The best way to get rid of the annoying symptoms of nasal allergies would be to treat the allergy itself. But that is the very problem with allergies: Doctors can hardly identify the exact cause or the complete pathological mechanisms. And until that day will come, when we will know for sure what are we fighting against, the best conventional options remain the steroid nasal sprays, but not everyone can tolerate them and, besides this, prolonged administration is rather contraindicated because, even though the spray is a topical medicine, excessive use can initiate various steroid related side effects.
Symptoms and a few tips for relieving them
Among the symptoms of nasal allergies, these five are surely not to be underestimated:
- Runny or stuffy nose. Add ¼ teaspoon of sea salt and 3-4 drops of lemon juice in half a glass of warm water. This mixture is good for nasal instillations, for which you can use a Neti pot or a nasal rinse.
- Sinus pressure. This is caused by the accumulation of mucus in these small cavities behind the forehead and cheeks. Place a warm, moist cloth over the face and inhale steam from pine, peppermint or chamomile infusion.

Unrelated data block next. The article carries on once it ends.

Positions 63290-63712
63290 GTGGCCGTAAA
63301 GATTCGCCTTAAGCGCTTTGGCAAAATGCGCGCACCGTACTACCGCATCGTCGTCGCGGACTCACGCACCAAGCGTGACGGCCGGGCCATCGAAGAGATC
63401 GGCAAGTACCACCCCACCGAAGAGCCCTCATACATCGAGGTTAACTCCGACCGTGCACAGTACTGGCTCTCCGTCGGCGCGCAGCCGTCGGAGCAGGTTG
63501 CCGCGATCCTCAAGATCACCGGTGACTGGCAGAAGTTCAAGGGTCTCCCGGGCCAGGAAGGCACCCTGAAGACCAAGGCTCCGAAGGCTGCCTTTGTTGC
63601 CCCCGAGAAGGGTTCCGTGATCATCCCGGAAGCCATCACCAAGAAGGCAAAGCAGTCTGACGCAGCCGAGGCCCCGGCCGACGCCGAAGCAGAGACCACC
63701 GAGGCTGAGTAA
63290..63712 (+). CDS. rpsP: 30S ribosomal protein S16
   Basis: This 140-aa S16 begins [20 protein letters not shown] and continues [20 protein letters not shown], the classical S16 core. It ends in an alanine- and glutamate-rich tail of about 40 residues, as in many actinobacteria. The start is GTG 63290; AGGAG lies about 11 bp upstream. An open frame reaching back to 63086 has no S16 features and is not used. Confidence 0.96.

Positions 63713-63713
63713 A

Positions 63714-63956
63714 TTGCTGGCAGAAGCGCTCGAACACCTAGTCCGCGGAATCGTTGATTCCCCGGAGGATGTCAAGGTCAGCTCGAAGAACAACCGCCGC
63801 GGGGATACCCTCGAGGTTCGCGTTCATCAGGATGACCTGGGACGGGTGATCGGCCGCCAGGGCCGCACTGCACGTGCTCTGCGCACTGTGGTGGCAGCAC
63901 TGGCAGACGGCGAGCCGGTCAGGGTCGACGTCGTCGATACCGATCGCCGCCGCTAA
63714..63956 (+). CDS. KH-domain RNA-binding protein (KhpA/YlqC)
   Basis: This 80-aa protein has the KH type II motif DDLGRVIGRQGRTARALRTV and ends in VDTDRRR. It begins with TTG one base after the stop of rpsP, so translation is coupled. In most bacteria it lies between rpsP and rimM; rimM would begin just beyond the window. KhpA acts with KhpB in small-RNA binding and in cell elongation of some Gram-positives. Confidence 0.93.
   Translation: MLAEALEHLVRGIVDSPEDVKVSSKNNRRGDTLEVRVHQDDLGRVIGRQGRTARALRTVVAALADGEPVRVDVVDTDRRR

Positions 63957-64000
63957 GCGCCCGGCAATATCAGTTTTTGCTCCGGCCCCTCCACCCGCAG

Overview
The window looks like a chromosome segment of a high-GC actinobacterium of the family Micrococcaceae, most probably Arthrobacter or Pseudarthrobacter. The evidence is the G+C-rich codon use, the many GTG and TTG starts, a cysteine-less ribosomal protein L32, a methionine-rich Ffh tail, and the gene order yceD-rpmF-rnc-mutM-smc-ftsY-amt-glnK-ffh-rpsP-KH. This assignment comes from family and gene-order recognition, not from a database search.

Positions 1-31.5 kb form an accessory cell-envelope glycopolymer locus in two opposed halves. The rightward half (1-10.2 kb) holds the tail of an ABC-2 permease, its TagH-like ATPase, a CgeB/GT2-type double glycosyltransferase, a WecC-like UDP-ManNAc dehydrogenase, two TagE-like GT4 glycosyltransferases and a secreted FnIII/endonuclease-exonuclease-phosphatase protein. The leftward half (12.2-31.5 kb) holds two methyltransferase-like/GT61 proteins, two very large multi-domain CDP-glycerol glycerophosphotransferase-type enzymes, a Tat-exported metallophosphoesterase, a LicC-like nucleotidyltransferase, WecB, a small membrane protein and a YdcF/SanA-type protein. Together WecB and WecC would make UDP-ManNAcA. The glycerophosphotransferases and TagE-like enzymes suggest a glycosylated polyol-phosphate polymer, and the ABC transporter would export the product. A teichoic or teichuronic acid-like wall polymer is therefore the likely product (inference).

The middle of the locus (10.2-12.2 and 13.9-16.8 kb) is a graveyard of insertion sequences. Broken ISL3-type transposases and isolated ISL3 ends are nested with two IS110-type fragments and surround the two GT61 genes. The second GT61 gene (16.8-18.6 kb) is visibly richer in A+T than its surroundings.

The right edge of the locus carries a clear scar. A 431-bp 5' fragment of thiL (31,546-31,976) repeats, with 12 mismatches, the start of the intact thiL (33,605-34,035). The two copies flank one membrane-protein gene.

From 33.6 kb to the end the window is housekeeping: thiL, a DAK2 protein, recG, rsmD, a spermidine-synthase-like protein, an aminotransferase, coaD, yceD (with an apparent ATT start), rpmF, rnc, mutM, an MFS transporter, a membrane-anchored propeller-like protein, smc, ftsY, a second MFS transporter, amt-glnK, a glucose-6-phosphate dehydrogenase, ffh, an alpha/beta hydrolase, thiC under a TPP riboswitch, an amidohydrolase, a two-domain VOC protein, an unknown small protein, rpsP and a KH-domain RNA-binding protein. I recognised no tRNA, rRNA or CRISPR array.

- Sneezing. Inhale steam from water in which you added a few drops of eucalyptus essential oil or peppermint essential oil
- Itchy or watery eyes. This is not a symptom that can cause serious vision problems, but still it can be very annoying and counterproductive. Place a cold washcloth over the eyes, don’t rub them and avoid contact lenses.
- Postnasal drip. Swallowing mucus is not something unusual, but if the nasal secretions are thick and/or abundant, you’ll start to feel them dripping from the back of the nose into the throat, where they can cause irritation and pain. And if they are really abundant and last for an extended period, your stomach will begin to suffer too. Drink extra liquids and, if necessary, thin the mucus using a saline nasal spray.
- Nettle. This is probably the best natural remedy for treating all kinds of allergies, mostly due to its antihistamine properties, which are almost as strong as those of the prescription drugs. You can use it either as an infusion (and drink 2-3 cups or even 1 l a day, for up to 3 weeks) or as a tincture (which you can make it yourself by filling a 1 l jar with fresh leaves and vodka and letting it macerate for 3 weeks). The tincture can be taken internally (1 teaspoon, 2-3 times a day, for up to 3 weeks) or topically (3-4 drops in each nostril, 5-6 times a day; if needed, dilute the tincture 1:1 with nettle tea).
- Tea blends. Mix the following herbs in equal quantities: yarrow, wild pansy, lavender, motherwort, burdock root. Add 1 teaspoon of this mixture in a cup of hot boiled water and let steep for 15-20 minutes. Drink 2-3 cups a day. An alternative mixture includes wild pansy, dandelion root, chicory root, elderflowers and nettle.